Too often art is seen as secondary to the written word, but for those who struggle to communicate, drawing can open up the path to expression and improve writing skills.
Encourage Art in the Classroom to Help Storytellers Find Their Voice
In my early learning classroom, it's common to encourage young students to draw pictures and tell us what they mean. It's their first introduction to storytelling and a vital step to learning self-expression. Often, as students grow, we abandon this important tool in favor of pure words, frequently to the detriment of the student. Encouraging students to use art, particularly those who struggle to put words to paper, can have big benefits, including helping them to produce work that shows:
- Improved Vocabulary
- Sophisticated Composition
- Better Readability
- Enhanced Organization
While the research supports this, it also plays out in classroom environments across the globe. When we give students the chance to express themselves through art, they are better equipped to express themselves through prose.
Art Helps Students Organize Their Thoughts
Marlyn Press, Associate Professor at the Graduate School of Education at Touro College, believes that art works for those in the pre-writing phase of development as well as for those who struggle to find the right words because drawing or other artistic activities can help students to organize their thoughts.
She also believes that drawing may help students who struggle linguistically because although both are visually dependent, they use the child's intelligence in different ways. A child who can read a work of art - perhaps by describing to us in detail what is happening - is better able to read and interpret text with practice.
Instructors, such as myself, who have assigned art projects in the classroom have seen this phenomenon in action - a student who is unenthusiastic about writing a short essay on their summer vacation will suddenly become verbose when asked about the picture they've created of their favorite summer activity.
Art as a Stepping Stone - and More
Joan Lipson Davidson, President of the New York City Art Teachers Association, agrees. In her study of students at different levels of capability and comprehension, she noted that when art and writing assignments were layered to allow students to build on knowledge gained from prior projects, the student's skills and interest increased exponentially. Ms. Davidson engaged students as young as four-and-a-half years old. She found that not only did they respond well to the exercise, showing an easier understanding of the rules of storytelling, but they also became more confident in their ability to tell their tale.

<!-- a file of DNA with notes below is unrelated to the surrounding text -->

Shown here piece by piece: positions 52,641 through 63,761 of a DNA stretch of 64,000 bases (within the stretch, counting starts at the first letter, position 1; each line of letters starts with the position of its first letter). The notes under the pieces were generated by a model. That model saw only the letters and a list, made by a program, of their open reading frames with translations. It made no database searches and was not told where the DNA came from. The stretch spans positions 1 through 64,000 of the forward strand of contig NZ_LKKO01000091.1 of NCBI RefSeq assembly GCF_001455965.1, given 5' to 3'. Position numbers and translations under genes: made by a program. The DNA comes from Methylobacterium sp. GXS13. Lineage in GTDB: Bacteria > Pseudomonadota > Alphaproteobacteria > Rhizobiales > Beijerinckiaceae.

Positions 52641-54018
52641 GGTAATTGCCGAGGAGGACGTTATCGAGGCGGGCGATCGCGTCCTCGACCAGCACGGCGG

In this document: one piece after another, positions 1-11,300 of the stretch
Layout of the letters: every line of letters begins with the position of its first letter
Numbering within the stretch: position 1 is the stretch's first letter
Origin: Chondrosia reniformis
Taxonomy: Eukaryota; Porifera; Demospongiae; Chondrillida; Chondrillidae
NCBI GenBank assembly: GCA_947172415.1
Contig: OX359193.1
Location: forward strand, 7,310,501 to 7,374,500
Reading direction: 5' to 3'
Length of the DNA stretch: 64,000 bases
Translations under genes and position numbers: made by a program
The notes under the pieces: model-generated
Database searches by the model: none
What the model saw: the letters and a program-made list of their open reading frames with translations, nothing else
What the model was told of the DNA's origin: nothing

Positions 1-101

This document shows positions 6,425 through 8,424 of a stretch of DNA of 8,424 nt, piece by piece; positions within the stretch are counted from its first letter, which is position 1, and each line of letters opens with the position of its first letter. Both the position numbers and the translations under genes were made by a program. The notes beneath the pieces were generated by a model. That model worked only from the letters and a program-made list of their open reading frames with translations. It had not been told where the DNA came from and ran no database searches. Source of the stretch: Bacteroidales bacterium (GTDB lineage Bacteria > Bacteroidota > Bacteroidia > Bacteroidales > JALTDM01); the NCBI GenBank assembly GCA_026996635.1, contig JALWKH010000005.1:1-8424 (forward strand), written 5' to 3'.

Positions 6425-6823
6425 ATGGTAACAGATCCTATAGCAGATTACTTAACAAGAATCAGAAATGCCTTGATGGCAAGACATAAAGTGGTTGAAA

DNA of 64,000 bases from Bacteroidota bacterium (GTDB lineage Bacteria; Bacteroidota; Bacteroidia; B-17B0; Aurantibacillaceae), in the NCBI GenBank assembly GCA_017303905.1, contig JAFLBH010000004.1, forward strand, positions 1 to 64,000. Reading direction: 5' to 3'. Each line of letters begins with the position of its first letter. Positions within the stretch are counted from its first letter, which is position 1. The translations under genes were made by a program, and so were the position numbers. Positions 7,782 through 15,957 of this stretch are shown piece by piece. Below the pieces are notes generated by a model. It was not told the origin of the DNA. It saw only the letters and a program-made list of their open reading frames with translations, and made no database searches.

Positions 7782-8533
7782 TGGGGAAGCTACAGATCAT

A Tool for New Language Learners
Mary Lou L. Narowski, in her piece for the Yale-New Haven Teachers Institute, explores the benefits of art combined with writing in her ESL classroom. Many of her students speak both English and Spanish, and while they may communicate effectively in the former, they often revert to the latter in their written work. This can be detrimental because the students use the Spanish forms, which are quite different from their English counterparts. In correcting them and attempting to steer their writing back to proper English forms, she notes that students often suffer a loss of self-confidence, which can make writing assignments even more of a challenge for both her and her young charges.
In her examples, she explores the benefits of art as part of the curriculum, using it as a buffer. Rather than asking students to create a story from scratch, they are asked to respond to what they see in a work of art without fretting too much about the grammatical correctness of their observations. The emphasis is on communicating, thinking critically about what they see, and using clear language. She asserts that the writing improves because as students explore the images, they begin to truly understand their new language and the culture behind it.
Not Just for Writing Improvement
As an added benefit, writing can be applied to other areas of interest as well. For many students, particularly those who are very visual learners, creating a picture to illustrate a concept can help to solidify learning and improve comprehension.
Take for example a student in a recent health course of mine. When asked to describe the flow of blood into and out of the heart, he couldn't remember the basic mechanics, though we had covered it repeatedly in class. To help him, I asked him to draw a human heart and label the atria and ventricles and the direction in which the blood flowed to and from.
Not only was my student able to remember the correct processes, but he learned that he had something of a talent for anatomical drawing as well.
Art Is a Powerful Tool
Whether our students learn to analyze great works, create stories to accompany photos they find, or draw their own stories, art is a simple, accessible tool that can have long-reaching benefits. As teacher Jeffrey D. Willhelm notes, it is a highly engaging way to help students create strategic awareness of a topic and can help them become more critical of how imagery is used to manipulate their emotions.
With such an accessible tool that students can use easily, at little cost, and with no artistic ability, why would we not employ drawing in the classroom?